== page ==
This weekend brings a trio of concerts featuring the human voice and music related to the natural world around us, plus the usual spring flowering of colorful sounds.
Cappella Romana & Third Angle New Music, Friday, St. Mary’s Cathedral, Portland. The choir best known for its ancient music joins the ensemble best known for its contemporary sounds in University of Oregon composer Robert Kyr’s “environmental oratorio,” which sets to compelling music texts from Orthodox, Native American, Biblical and other sources about the sacredness of the natural world. It’s also a CD release concert. The premiere performance, which like this one will include choreographed movement and make full use of the venue, not just the stage area, was one of 2007’s most powerful Oregon musical events. Read my Willamette Week preview.
The Esoterics, Saturday, Lincoln Performance Hall, Portland State University. The Seattle-based vocal ensemble returns with a program of mostly contemporary choral music related to forests, flowers, and other verdant visions, including compositions by Maurice Ravel, Vancouver’s Stephen Chatman, Seattle’s Greg Bartholomew, German and Swedish composers, and more.
A Midsummer Night’s Dream, Portland State University Opera, Friday and Saturday, Lincoln Hall, PSU. British director David Edwards, so impressive in PSU’s 2012 production of Dialogues of the Carmelites, returns with another mid-20th century classic, Poulenc’s pal Benjamin Britten’s popular 1960 setting of Shakespeare’s magical comedy set in a sylvan forest. Read Bruce Browne’s ArtsWatch review.
ISing Choir, Friday, Bethel Congregational Church, Beaverton. The chorus sings a wide variety of music from the Americas, sung in several languages, some with help from the world classical harmonica champion, Susan Sauter, from Beaverton’s Sister City, Trossingen, Germany.
Baroque Northwest, Friday, First United Methodist Church, Eugene. The Seattle-based early music ensemble (featuring Baroque cello, flute, guitar, theory and soprano singer) plays and sings music from New Orleans’s Ursuline Manuscript, featuring music by French composers created during the reign of Louis XIV.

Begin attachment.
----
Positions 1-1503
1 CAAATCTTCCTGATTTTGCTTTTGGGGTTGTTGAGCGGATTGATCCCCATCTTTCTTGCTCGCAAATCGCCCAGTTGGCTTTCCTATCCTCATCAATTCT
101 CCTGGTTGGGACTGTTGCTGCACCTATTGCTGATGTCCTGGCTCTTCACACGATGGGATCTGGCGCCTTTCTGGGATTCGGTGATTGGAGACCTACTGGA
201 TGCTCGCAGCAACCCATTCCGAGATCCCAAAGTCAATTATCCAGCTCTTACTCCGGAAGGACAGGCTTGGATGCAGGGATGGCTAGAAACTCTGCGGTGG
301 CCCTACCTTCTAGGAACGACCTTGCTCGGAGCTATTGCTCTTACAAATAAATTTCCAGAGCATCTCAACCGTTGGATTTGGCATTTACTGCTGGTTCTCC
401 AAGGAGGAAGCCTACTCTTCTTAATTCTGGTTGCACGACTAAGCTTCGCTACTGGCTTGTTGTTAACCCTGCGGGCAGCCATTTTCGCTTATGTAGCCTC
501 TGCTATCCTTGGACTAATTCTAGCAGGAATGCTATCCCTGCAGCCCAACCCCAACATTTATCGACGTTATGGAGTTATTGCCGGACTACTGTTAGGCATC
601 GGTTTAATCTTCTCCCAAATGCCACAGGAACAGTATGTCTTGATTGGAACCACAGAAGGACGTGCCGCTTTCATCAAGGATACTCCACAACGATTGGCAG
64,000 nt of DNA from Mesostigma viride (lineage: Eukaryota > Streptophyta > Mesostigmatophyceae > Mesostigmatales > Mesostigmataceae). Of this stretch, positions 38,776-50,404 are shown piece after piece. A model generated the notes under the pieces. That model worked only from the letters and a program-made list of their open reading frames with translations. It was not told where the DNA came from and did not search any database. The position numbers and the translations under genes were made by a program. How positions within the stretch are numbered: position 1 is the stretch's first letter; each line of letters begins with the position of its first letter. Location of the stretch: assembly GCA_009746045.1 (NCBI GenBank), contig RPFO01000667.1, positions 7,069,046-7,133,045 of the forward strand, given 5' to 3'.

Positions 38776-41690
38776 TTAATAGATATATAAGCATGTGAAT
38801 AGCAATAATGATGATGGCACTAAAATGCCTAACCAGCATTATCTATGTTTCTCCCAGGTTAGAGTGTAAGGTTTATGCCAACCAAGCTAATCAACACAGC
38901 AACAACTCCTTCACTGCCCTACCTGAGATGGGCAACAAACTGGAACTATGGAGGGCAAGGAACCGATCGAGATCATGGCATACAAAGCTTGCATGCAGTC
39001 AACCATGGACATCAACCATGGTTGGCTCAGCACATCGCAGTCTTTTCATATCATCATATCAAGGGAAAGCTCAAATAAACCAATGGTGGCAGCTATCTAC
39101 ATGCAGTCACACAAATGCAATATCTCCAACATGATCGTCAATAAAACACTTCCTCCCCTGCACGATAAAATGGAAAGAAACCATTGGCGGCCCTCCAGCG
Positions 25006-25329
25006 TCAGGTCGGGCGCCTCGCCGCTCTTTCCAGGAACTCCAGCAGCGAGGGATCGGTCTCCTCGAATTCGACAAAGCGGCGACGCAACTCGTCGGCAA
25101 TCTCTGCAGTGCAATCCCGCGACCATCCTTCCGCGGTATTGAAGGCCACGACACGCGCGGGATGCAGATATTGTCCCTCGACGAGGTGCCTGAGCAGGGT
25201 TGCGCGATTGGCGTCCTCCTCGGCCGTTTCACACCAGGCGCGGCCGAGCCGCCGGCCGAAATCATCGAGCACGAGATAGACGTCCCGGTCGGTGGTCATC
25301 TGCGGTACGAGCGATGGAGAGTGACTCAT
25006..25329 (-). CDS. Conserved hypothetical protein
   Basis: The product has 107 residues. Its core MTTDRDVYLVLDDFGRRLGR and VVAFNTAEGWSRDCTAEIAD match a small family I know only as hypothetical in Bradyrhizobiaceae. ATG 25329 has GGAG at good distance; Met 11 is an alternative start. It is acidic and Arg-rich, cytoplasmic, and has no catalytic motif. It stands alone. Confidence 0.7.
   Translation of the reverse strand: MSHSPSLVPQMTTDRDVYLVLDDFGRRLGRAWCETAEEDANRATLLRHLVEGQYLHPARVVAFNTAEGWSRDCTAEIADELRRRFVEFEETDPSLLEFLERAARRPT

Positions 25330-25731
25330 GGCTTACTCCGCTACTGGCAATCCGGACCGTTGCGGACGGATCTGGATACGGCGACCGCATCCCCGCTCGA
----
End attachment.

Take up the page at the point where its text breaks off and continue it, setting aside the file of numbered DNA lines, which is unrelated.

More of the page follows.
Bach Cantata Vespers, Sunday, St. James Lutheran Church, Portland. The church choir and orchestra perform a new motet by contemporary composer Frank Ferko (whose music was just sung by Oregon Repertory Singers) and J.S. Bach’s Easter cantata The Lord is My Faithful Shepherd. Berkeley-based guest organist Jeffrey Johnson solos in a Handel organ concerto.
Motet Singers, Sunday, Ebbert Memorial United Methodist Church, Springfield. The 12-voice women’s a cappella ensemble sings Renaissance motets and madrigals, folk and American pop song settings, and 20th century motets.
Michael Kleinschmidt, Sunday, Trinity Episcopal Cathedral, Portland. Trinity’s music director plays Widor’s Roman Symphony on the cathedral’s Rosales organ, and members of Trinity’s choir chant some of the Gregorian Easter melodies the symphony is based on.
Marc Vanscheeuwijck, Elinor Frey, Margret Gries, Monday, Collier House, University of Oregon. With Gries accompanying on harpsichord, the duo cellists play mid-18th century (post Baroque, pre-Classical era) repertoire — by Gabrielli, Graun, Alborea, Cervetto, Cirri, Abel, and Supriani — rarely heard because it’s so hard to play on today’s four-string cellos. Happily, theirs will have five, like those for which these pieces were written.
Susan DeWitt Smith, Monday, Agnes Flanagan Chapel, Lewis & Clark College. The Third Angle pianist plays some old music for a change: Bach’s Goldberg Variations.
Portland Columbia Symphony Orchestra, Friday, First United Methodist Church, Portland, Sunday, Mt. Hood Community College, Gresham. After a Berlioz bon bon, the spousal duo of Oregon Symphony violinists Sarah Kwak and Vali Phillips star in a pair of double-bowed 19th century numbers, Sarasate’s flamboyant Navarra and Ysaÿe’s rarely heard Amitié, before Irish conductor (and CSO music director candidate) Peter Shannon leads the orchestra in a decided non-rarity, the symphony Beethoven wrote between his fourth and sixth.
Oregon Mandolin Orchestra, Friday, Walters Cultural Arts Center, Hillsboro. Grammy winner John Reischman leads performances of Spanish music plus Gustav Holst’s St. Paul Suite and Sibelius’ In Mournful Mood.
Portland Youth Philharmonic, Sunday, Arlene Schnitzer Concert Hall. Winners of the orchestra’s soloist competition play selections from Lalo’s Spanish Symphony and Bottesini’s Concerto #2 for double bass, and the band also plays Holst’s Hammersmith and American composer Samuel Barber’s first symphony.
Chris Botti, Thursday, Hult Center, Eugene and Saturday, Arlene Schnitzer Concert Hall, Portland. The Portland-born, Corvallis raised trumpeter Chris Botti, now one of the biggest selling jazz (although some would quarrel with applying that term to Botti’s best-selling, Grammy-winning, immaculately performed, smooth instrumental pop) brings his smooth pop jazz home with his band Thursday and with the Oregon Symphony Saturday. For the OSO, it marks the end of a month of concerts that range beyond the standard definition of classical.
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